NLRB Approves New Speedy Election Rules

Sweeping new rules would speed the pace of union elections, possibly making it easier for unions to gain members at companies that have long rebuffed them.

WASHINGTON (AP) — In a win for organized labor, the National Labor Relations Board on Wednesday approved sweeping new rules that would speed the pace of union elections, possibly making it easier for unions to gain members at companies that have long rebuffed them.

Business groups quickly denounced the move, saying it limits the time that employers have to educate workers about the impact of joining a union. The U.S. Chamber of Commerce and other business groups have already filed a federal lawsuit challenging the rules.

The rules, which take effect April 30, simplify procedures and reduce legal delays that can hold up union elections after employees at a work place gather enough signatures to form a union.

"This rule is about giving all employees who have petitioned for an election the right to vote in a timely manner and without the impediment of needless litigation," board chairman Mark Pearce said.

Unions say the old rules allowed companies to file frivolous appeals, stalling elections for months or years. The new rules could help unions make inroads at businesses like Target and Wal-Mart, which have successfully resisted union organizing for years.

But business groups claim the new plan allows "ambush" elections that don't give company managers enough time to respond.

"This decision erodes employers' free speech and due process rights, and opens the door to rushed elections that will deny employees access to critical information and time to consider the issues at hand prior to entering the voting booth," said Katherine Lugar, executive vice president for public affairs at the Retail Industry leaders Association.

Most union elections currently take place between 45 to 60 days after a union gathers enough signatures to file a petition. The new rules could shorten that time by several weeks, depending on the situation.

Many employers use the time leading up to an election to talk to workers about the cost and impact of joining a union. But union officials claim the lag time is often used to pressure or intimidate workers against forming a union.

"It's good news that the NLRB has taken this modest but important step to help ensure that workers who want to vote to form a union at their workplace get a fair opportunity to do so," said AFL-CIO president Richard Trumka.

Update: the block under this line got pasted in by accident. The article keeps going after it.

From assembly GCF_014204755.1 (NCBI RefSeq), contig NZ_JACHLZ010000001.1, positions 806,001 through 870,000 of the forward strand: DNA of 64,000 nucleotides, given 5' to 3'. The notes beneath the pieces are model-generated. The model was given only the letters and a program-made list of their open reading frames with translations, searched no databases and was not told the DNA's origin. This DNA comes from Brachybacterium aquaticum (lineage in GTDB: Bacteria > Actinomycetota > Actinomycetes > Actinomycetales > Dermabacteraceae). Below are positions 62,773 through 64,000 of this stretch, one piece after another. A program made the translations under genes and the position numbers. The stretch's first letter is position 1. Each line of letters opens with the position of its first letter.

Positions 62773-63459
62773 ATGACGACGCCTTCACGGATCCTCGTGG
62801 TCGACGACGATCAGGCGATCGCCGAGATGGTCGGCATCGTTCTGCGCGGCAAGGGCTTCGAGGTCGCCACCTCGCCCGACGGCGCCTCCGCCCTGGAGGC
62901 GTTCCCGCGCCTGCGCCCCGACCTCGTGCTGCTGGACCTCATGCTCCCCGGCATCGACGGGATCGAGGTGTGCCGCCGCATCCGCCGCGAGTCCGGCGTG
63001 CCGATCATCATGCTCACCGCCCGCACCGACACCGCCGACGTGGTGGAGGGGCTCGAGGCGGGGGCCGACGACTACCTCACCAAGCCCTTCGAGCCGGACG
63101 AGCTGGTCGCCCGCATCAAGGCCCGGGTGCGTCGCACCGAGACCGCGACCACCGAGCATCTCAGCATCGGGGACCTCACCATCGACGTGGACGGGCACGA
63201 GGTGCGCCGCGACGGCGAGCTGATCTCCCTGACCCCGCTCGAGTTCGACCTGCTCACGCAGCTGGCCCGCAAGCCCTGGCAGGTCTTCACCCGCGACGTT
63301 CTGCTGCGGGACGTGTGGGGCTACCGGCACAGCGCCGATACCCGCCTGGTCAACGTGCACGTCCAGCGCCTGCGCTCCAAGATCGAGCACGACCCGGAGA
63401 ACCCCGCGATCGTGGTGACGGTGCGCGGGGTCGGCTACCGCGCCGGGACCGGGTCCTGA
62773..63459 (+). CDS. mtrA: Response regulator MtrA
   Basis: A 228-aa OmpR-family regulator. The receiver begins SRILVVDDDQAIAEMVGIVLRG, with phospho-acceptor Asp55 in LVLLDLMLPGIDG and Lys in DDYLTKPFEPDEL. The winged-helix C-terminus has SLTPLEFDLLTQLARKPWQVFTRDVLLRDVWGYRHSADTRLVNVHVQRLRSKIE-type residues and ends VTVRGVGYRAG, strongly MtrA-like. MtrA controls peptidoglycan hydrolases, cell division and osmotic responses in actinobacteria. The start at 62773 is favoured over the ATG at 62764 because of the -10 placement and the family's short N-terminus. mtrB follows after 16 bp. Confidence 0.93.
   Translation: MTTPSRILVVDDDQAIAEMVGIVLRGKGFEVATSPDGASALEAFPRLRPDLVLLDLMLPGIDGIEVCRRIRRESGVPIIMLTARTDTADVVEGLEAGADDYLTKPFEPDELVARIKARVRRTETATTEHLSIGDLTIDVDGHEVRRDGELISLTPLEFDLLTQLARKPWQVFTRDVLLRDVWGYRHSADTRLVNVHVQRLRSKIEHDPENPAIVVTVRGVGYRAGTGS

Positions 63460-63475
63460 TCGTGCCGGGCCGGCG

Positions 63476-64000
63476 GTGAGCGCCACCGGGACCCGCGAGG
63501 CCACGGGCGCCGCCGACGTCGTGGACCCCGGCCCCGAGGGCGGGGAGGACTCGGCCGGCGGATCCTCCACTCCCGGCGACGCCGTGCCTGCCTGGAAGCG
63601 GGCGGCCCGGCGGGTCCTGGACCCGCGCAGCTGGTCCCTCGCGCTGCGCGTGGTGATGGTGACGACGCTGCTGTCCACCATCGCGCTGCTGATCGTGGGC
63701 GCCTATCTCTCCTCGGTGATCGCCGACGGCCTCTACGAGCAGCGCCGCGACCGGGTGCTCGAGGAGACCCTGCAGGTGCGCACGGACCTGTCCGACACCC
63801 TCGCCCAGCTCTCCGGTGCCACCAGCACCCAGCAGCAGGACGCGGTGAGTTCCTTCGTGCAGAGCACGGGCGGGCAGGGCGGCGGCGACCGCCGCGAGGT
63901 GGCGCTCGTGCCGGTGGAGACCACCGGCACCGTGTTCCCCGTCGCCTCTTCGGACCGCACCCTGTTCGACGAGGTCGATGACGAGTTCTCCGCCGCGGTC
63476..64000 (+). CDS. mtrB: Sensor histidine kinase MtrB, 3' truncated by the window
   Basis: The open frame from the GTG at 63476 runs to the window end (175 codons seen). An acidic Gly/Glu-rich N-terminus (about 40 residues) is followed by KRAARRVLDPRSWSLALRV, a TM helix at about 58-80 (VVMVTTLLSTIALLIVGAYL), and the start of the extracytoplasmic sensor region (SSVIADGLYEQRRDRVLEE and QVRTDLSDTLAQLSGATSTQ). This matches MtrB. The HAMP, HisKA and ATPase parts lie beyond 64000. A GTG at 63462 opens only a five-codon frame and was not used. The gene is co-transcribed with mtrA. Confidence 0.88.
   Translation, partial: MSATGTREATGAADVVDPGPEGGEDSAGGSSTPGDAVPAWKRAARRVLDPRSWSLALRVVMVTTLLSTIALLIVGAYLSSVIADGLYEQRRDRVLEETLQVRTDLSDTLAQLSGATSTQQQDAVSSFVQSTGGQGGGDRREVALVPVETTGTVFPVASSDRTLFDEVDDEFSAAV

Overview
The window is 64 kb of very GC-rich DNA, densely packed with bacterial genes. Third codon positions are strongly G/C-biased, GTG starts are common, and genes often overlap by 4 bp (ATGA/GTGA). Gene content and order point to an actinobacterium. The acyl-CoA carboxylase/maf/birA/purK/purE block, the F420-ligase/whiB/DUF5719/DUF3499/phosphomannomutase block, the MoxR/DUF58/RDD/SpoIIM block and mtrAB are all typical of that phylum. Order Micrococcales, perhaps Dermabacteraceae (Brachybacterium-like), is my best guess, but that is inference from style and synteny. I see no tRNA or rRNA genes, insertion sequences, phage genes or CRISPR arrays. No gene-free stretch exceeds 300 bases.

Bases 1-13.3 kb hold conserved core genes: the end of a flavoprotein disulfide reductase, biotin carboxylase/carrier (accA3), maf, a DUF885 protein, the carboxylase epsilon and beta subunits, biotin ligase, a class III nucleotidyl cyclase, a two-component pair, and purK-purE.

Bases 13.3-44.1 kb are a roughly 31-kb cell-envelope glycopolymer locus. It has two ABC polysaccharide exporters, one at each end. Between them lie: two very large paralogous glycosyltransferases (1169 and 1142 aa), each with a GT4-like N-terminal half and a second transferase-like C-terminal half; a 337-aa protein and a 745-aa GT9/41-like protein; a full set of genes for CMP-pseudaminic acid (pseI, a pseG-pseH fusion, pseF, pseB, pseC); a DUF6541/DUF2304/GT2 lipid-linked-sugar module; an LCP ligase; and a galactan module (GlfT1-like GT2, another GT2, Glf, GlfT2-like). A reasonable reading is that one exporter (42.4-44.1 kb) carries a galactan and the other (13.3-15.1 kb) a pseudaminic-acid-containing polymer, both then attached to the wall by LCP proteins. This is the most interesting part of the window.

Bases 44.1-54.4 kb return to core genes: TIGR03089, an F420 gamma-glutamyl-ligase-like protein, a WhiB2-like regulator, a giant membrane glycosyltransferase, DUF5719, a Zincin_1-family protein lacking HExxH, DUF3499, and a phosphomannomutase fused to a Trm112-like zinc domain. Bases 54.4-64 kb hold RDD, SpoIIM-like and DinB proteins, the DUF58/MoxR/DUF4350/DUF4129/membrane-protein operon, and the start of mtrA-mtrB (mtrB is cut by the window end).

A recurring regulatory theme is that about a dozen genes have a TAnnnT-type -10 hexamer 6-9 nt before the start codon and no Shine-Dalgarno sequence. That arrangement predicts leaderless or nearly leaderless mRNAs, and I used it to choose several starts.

The rule was approved by the board's two Democratic members. Its lone Republican, Brian Hayes, has not yet cast his vote, but he is expected to cast a dissenting opinion sometime before the rule takes effect.

Hayes is so strongly opposed to the plan that he threatened to quit the commission last month, claiming its Democratic members were ignoring longstanding procedures in their haste to finish the rules.

The final rules were scaled back from an earlier version that would have required employers to hand over to union organizers a list of employees' e-mail addresses and phone numbers.

The board rushed to approve the new rules before the end of the year, when the term of Democratic member Craig Becker expires. The board currently has only three members instead of the usual five, and the Supreme Court has ruled that it can't issue any decisions with less than three members in place.

Congressional Republicans have blocked President Barack Obama from filling vacant posts on the board, and lawmakers have used procedural tactics to prevent Obama from bypassing the Senate to make recess appointments.

The lawsuit filed by business groups late Tuesday claims the board circumvented its own operating procedures to finalize this rule, and that the rule itself short-circuits safeguards meant to ensure fair elections.

"The blatantly partisan purpose of this rule is to ensure that employers have no time to talk to their workers about unionizing, and that the only information workers will get will come from the union," said Robin Conrad, executive vice president of the U.S. Chamber of Commerce's public policy law firm, the National Chamber Litigation Center.

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